Wassinger C1, Jones J1, Clayton A1, McGrath J1, Buehler M1, Sole G2
1East Tennessee State University, Physical Therapy, Johnson City, United States, 2University of Otago, Physiotherapy, Dunedin, New Zealand

Background: In the smartphone age patients have unparalleled access to web-based (health) information. The details gleaned from websites are subject to great variability and prone to bias and/or misinformation. At the same time, the importance of psychosocial factors in health is increasingly becoming recognized by physical therapists and other healthcare providers. It remains unclear if the psychosocial components of health are being relayed to patients seeking information on the web.

Purpose: To compare components of web-based information on shoulder pain and its descriptions as biomedical or psychosocial.

Methods: Websites were identified using 5 search terms (shoulder pain, shoulder muscle pain, shoulder impingement, shoulder rotator cuff pain, and shoulder pain diagnosis) across 5 major English-speaking regions (US, Canada, UK, Australia, and New Zealand) using the Google search engine. The top 10 websites for each term and region combination were included. Shoulder specific content was gauged using a shoulder-specific website appraisal tool (SWAT). The SWAT was created for this study with content validated by 3 international experts in shoulder injury research. Primarily biomedical and psychosocial domains were delineated and descriptively compared using the SWAT.

Results: This search protocol resulted in 67 unique websites which were appraised. Greater than 98% of the websites included details with biomedical information whereas less than 3% of websites included any detail regarding psychosocial factors linked to shoulder pain. The most common biomedical aspects included were related to pathoanatomical diagnoses (61 websites) and intervention strategies (53 websites). One website described the role of psychosocial stresses on pain. None of the websites included descriptions on the role of patient beliefs, self-efficacy, or negative coping conditions (fear avoidance or catastrophizing).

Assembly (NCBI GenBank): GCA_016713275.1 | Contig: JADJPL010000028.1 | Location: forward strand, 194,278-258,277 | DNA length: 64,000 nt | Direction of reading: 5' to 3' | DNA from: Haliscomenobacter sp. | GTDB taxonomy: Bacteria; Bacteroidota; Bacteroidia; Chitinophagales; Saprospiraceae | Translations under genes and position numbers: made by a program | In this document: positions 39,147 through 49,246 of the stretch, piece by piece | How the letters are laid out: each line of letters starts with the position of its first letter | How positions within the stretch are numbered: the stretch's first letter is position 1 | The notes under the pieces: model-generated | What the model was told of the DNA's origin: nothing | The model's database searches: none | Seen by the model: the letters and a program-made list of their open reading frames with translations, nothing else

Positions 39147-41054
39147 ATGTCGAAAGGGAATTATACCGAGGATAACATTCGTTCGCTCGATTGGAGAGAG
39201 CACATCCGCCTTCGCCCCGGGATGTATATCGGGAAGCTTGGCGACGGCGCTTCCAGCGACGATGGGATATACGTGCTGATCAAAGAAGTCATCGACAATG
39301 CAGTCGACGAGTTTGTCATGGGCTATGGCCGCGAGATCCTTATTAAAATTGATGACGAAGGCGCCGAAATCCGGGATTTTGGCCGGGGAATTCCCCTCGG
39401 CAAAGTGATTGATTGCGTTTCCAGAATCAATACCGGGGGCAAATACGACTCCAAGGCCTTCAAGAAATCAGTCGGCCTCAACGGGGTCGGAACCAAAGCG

Conclusion(s): Patients seeking information from the web regarding shoulder pain are overwhelming presented biomedically oriented information. A biomedical focus may promote health seeking behaviors to that end. Psychosocial factors related to shoulder pain were largely disregarded, thus providing incomplete details regarding shoulder pain. The websites biases toward biomedical information may limit patient self-efficacy in the rehabilitation process.

Implications: Clinicians should be aware of the biomedical leanings of websites and consider patient education that focuses on additional aspects of health, pain, and disability for applicable patients. Website creators should expand shoulder pain related content based on current biopsychosocial understanding of health.

Keywords: health literacy, patient education, biopsychosocial model of shoulder pain

Funding acknowledgements: Internally Funded

Topic: Pain & pain management; Health promotion & wellbeing/healthy ageing; Education

Ethics approval required: No
Institution: East Tennessee State University
Ethics committee: Institutional Review Board
Reason not required: This is not research involving human subjects as defined by the Department of Health and Human Services

All authors, affiliations and abstracts have been published as submitted.

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